Today, Japan restarted a reactor for the first time since it shuttered its nuclear sector in the wake of the 2011 Fukushima disaster.
The Sendai number one reactor could be the first of 25 plants to restart operations, though all are facing legal challenges. If Japan succeeds in resuscitating its nuclear industry, it would once again be a leading producer of atomic energy. If it fails, its climate pledge to the UN will be at risk.
Carbon Brief has mapped the world’s top countries for nuclear power, showing Japan’s dramatic fall and the rise of its Asian neighbours.
The amount of electricity generated in nuclear power stations grew steadily through the 1980s, 1990s and early 2000s, reaching a peak of around 2,800 terawatt hours (TWh) in 2006 (below left). For comparison, that would have nearly powered the entire EU last year.
With most of the world’s 391 nuclear reactors built in the 1970s and 1980s, however, older plants have started to close down and the expansion of the sector has stalled. Nuclear’s share of global electricity generation has fallen back from a 1996 peak of 18% to just 11% last year (below right).
The average age of the world’s nuclear fleet is 28.8 years, according to the latest World Nuclear Industry Status Report. A third of the reactors in the US are more than 40 years old.
Apart from ageing reactors, there are three other reasons for the decline of nuclear generation after 2005. First, Lithuania’s nuclear phase out after 2009. Second, Germany’s decision to start phasing out atomic power in stages (green area, above).
The third and most dramatic reason is the Fukushima disaster and Japan’s shuttering of its entire nuclear fleet (pink area). This has only be partly offset by growth in China (light blue area).
The earthquake and tsunami that damaged the Fukushima plant reinforced Germany’s resolve on its nuclear phase out. Other countries reacted in different ways, choosing to improve safety systems but retain their nuclear sectors. Today’s restart at Sendai comes after investing in the world’s toughest safety measures, according to Prime Minister Shinzo Abe.
As recently as 2010, Japan was the world’s third largest generator of nuclear power, as the chart below shows. After Fukushima, it has rapidly lost that spot and today is placed 29th out of 29 countries that have generated nuclear power in recent years (gold line, below).
The chart below shows the world’s top countries for nuclear power, ranked according to electricity output in each year. You can see the rise of Japan’s Asian neighbours South Korea (dark green line) and China (purple line). Iran is a new entrant into the world’s nuclear energy club (dark blue line at the bottom of the chart).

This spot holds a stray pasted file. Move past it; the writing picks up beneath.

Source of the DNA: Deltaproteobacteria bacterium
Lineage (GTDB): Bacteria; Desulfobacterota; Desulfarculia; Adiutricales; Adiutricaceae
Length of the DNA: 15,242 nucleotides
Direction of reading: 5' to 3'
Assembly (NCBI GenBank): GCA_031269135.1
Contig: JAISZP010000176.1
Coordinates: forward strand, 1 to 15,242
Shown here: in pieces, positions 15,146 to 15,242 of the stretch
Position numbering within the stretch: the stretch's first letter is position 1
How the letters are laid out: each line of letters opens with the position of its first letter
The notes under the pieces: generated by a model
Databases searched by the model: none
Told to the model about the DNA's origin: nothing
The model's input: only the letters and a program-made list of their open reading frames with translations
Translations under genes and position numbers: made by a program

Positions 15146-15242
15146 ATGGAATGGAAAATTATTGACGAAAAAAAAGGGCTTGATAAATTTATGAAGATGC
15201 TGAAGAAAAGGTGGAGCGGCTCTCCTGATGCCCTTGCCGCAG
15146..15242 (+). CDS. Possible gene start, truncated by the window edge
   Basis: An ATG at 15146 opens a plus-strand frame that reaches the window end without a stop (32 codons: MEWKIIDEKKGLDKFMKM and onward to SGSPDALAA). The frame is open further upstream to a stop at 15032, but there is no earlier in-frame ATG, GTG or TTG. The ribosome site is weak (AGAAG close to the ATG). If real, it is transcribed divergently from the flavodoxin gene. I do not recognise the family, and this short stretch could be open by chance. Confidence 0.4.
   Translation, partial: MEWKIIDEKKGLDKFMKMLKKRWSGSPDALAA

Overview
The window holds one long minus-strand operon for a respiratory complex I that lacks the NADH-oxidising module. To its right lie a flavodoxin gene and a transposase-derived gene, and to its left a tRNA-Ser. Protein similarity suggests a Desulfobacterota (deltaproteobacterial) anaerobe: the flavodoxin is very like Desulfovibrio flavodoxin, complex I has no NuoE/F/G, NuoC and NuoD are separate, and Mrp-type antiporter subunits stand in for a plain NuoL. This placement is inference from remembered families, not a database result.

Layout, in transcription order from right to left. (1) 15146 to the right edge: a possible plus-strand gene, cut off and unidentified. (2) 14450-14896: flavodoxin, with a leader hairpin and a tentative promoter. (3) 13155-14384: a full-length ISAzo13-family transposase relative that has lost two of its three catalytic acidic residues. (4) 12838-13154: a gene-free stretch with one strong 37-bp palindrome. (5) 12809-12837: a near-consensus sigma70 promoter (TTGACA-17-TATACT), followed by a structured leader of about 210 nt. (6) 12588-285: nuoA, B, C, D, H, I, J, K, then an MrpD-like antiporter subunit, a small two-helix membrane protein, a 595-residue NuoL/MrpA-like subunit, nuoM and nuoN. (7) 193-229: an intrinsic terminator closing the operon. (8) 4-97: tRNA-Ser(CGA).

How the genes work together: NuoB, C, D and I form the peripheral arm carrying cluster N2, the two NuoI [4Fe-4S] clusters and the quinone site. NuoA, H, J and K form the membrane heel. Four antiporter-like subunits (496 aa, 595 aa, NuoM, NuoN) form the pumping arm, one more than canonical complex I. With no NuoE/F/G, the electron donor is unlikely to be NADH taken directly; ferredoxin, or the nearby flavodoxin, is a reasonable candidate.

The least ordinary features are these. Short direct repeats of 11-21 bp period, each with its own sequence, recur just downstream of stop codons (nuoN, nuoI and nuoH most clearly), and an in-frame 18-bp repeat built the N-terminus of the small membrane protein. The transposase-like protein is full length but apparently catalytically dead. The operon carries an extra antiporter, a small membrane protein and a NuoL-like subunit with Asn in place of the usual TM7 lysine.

If Japan meets its pledge to the UN climate process, it could reclaim third spot in the world nuclear rankings. It is aiming to source 20-22% of its electricity from nuclear power by 2030, a low-carbon hole that could be difficult to fill using other sources of power.
Of 54 reactors operating pre-Fukushima, 11 have been permanently closed. Including Sendai, five have approval to restart, while 19 are awaiting a decision on restart plans and 19 have yet to file for permission to reopen.
China is likely to continue rising up the nuclear power rankings, as it is building 24 of the 62 new plants currently under construction, the nuclear industry status report says. China started building two reactors this year, the only ones to break ground so far, though it didn’t start any in 2014.
Russia has eight reactors under construction and India six, ranking second and third in the new nuclear league table. The US has five and South Korea four sites under construction.
Power has started to flow at four Chinese reactors this year, along with one in South Korea. This equals the five reactors that have opened around the world in each of the past two years.
Last year, Japan was without nuclear power for the first time since it opened a commercial plant 50 years ago. That means it doesn’t feature the map and chart below, showing the countries that generated the most nuclear-powered electricity in 2014.
You can see that the US is far and away the world’s largest atomic energy producer, generating nearly twice as much as its nearest rival, France. Though China’s output is expanding rapidly, it is still only just ahead of Canada, and even Germany.
The UK, which is hoping to soon build its first new nuclear plant for decades at Hinkley Point in Somerset, ranks 10th — behind Ukraine and Sweden.
A different picture emerges once overall electricity use is taken into account. On this measure it is France that comes out top, sourcing around 78% of its power from nuclear (graphic, below).
At the height of its nuclear expansion, France was cutting carbon emissions by 5% a year. This is often cited as the highest rate of decarbonisation ever sustained outside of economic collapse.
Atomic energy remains unpopular however, particularly in some central European countries that witnessed both the buildup of nuclear arms during the cold war and the fallout from the Chernobyl disaster.
Others, like the UK, China or Japan see nuclear power as a vital part of efforts to reduce carbon emissions. While new nuclear plants are continuing to be built, the rate is behind that needed to maintain current levels of output — let alone to raise nuclear’s share of the global electricity mix. If that doesn’t change, the International Energy Agency says the world’s climate goals will be at risk.